- 1614 : Il passatempo(ballet, livret M. Buonarroti), création le 11 février 1614 au Palazzo Pitti à Florence, oeuvre perdue à l'exception de Chi desia di saper,acte 1, et Io veggio,ballet du 3e acte, publiés dans Il Primo Libro p.90 et 56, voir infra, ainsi que Egloga pastorale Tirsi e Filli, acte 2 scène 1, inédit.
- 1615 : Il ballo delle Zingane'(ballet, livret F. Saracinelli), création le 24 février 1615 au Palazzo Pitti à Florence, oeuvre perdue.
- 1618 : Il Primo Libro delle Musiche a una e due voci [36 oeuvres sacrées et profanes], The Italian Secular Song 1606-1636, vol.1, Florence/New York/London, Garland Publishing, 1986, p.173-277 (fac-similé) -- Aucune édition moderne ne contient toutes les oeuvres. On trouve: Madrigal Maria, dolce Maria et Motet Laudate Dominum, éd. James R.Briscoe, in Id., Historical Anthology of Music by Women, Bloomington, Indiana, 1987; Motet Regina Coeli et Hymne Jesu corona Virginum, éd. Martha Schleifer et Sylvia Glickman, in Id., Women Composers. Music Through the Ages, vol.1, New York, G.K. Hall, 1996; The Secular Songs from Il primo libro delle musiche, éd. Ronald Alexander et Richard Savino, Indiana University Press, 1997.
- 1619 : La Fiera (comédie, texte M. Buonarroti), création le 11 février 1619 au Palazzo Pitti à Florence, oeuvre perdue.
- 1621 : Dove io credea (aria), in Ghirlandetta Amorosa, Orvieto, F. Constantini.
- 1622 : Il martirio di S Agata (intermède, livret J. Cicognini, musique de F. Caccini et Giovan Battista da Gagliano), création le 23 janvier 1622 à Florence, oeuvre perdue.
- 1625 : La Liberazione di Ruggiero dall'isola d'Alcina (opéra, livret F. Saracinelli), création le 3 février 1625 à la Villa Poggio Imperiale (Florence), Studio per edizione scelte, collection Archivium Musicum volume IV, Florence 1998 (fac-similé) -- Éd. Doris Silbert, coll. Smith College Music Archives, vol.7, Northampton (Mass.), Smith College, 1945.
- 1629 : Ch'io sia fidele (aria), inLe Risonanti sfere, Rome, Giambattista Robletti.
- ? : Feste delle Dame (livret M. Buonarroti), oeuvre perdue.
- ? : Rinaldo innamorato (opéra, livret?), oeuvre perdue.

Selected bibliography

- Cusick, Suzanne G. «"Thinking from Women's Lives": Francesca Caccini after 1627». The Musical Quarterly, 77, mars 1993, p.484-507.
- Cusick, Suzanne G. «Of Women, Music and power: A Model from Seicento Florence», in Ruth Solie (dir.), Musicology and Difference. Gender and Sexuality in Music Scholarship. Berkeley, CA, University of California Press, 1993, p.281-304.
- Raney, Carolyn. «Francesca Caccini, Musician to the Medici, and her Primo Libro (1618)». Thèse, New York University, 1971.
- Roster, Danielle. «Francesca Caccini», in id., Les Femmes et la création musicale. Les compositrices européennes du Moyen-Age au milieu du XXe siècle. Paris, L'Harmattan, 1998,p.33-56.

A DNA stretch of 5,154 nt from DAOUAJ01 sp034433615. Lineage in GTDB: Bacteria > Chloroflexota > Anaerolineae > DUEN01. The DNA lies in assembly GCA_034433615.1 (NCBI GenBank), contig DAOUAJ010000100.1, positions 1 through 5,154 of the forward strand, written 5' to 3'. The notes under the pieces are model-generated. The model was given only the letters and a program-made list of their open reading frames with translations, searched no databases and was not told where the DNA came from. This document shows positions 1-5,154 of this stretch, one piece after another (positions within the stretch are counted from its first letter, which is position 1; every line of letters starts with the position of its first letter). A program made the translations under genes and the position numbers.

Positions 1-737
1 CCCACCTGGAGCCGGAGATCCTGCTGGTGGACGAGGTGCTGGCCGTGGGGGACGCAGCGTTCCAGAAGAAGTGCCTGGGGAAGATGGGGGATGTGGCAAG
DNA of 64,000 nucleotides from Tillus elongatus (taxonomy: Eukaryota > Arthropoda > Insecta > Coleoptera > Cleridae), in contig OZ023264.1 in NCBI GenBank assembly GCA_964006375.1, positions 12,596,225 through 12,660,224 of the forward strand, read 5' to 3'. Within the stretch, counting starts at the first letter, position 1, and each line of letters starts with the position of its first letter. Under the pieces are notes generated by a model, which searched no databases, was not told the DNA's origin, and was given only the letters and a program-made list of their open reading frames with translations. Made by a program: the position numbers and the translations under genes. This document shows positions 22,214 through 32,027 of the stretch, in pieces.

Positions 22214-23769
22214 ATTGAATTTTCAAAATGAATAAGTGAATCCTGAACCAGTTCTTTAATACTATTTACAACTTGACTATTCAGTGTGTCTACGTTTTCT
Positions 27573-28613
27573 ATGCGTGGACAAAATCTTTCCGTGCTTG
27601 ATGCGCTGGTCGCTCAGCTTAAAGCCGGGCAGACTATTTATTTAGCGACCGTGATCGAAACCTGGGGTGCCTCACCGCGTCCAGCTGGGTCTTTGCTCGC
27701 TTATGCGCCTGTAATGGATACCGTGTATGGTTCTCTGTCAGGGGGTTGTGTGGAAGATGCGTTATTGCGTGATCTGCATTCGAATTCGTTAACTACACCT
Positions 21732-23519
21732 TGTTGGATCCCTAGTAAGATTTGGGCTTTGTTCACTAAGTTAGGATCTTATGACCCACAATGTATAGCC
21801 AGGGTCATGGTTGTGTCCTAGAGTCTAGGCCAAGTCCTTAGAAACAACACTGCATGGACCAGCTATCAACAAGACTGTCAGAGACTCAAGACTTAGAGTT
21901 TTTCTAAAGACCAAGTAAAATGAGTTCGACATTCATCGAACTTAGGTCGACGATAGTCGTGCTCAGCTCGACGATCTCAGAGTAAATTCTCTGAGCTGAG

- Silbert, Doris. «Francesca Caccini, Called La Cecchina». The Musical Quarterly, 31, 1, 1946, p.50-62.

Web Links

- Acadia Early Music Resources: Francesca Caccini: contenant e.a. le fac-similé de Il primo Libro delle Musiche a una e due voci[1]
- International Alliance for Women in Music [2]


- «A Florence, [j'ai entendu] la fille de Signor Giulio Caccini, qui a chanté admirablement et joué du luth, de la guitare et du clavecin.» (Claudio Monteverdi à Ferdinand Gonzague, le 28 décembre 1610, cité par Henry Prunières, Monteverdi,New York, 1926, p.240).
- «À Florence, où je l'ai entendue dans ma jeunesse, Signora Francesca Caccini [...] a été, durant de longues années, profondément admirée, tant pour ses capacités musicales en matière de chant et de composition que pour les poèmes qu'elle écrivait non seulement en latin mais en toscan.» (Pietro della Valle, Della musica dell' età nostra [1640], in Lyra Barberina,Florence, 1763).
- (à propos de La Liberazione di Ruggiero dall'isola d'Alcina) «Avec sa composition qui reflète si fidèlement le visage de l'époque, Francesca a érigé un éclatant monument à son talent tout à fait exceptionnel. Dans sa musique, on distingue encore nettement les traits de son père Giulio, mais Francesca a également fort bien étudié Monteverdi, et avec grand profit, et elle représente même, à côté de l'Orfeo de son modèle, un point de vue sensiblement plus avancé. [...] Francesca était un génie, elle avait incontestablement plus de musique en elle que son célèbre père.» (August Wilhelm Ambros, Geschichte der Musik, Leipzig, 1881, vol. 4, p.295).
- «Elle a d'ailleurs toutes sortes de qualités féminines, une élégance de pensée, une coquetterie de réponses et de style, une finesse d'harmonie, un charme de séduction, bien faits pour le sujet... C'est un chant de printemps, le dernier chant de la "Primavera" florentine, jeune comme au premier jour.» (Romain Rolland, Histoire de l'opéra en Europe avant Lully et Scarlatti, Paris, Thorin, 1895, p.114-115).

Francesca Caccini
Also known as La Cecchina
Birth date 1587
Death Around 1645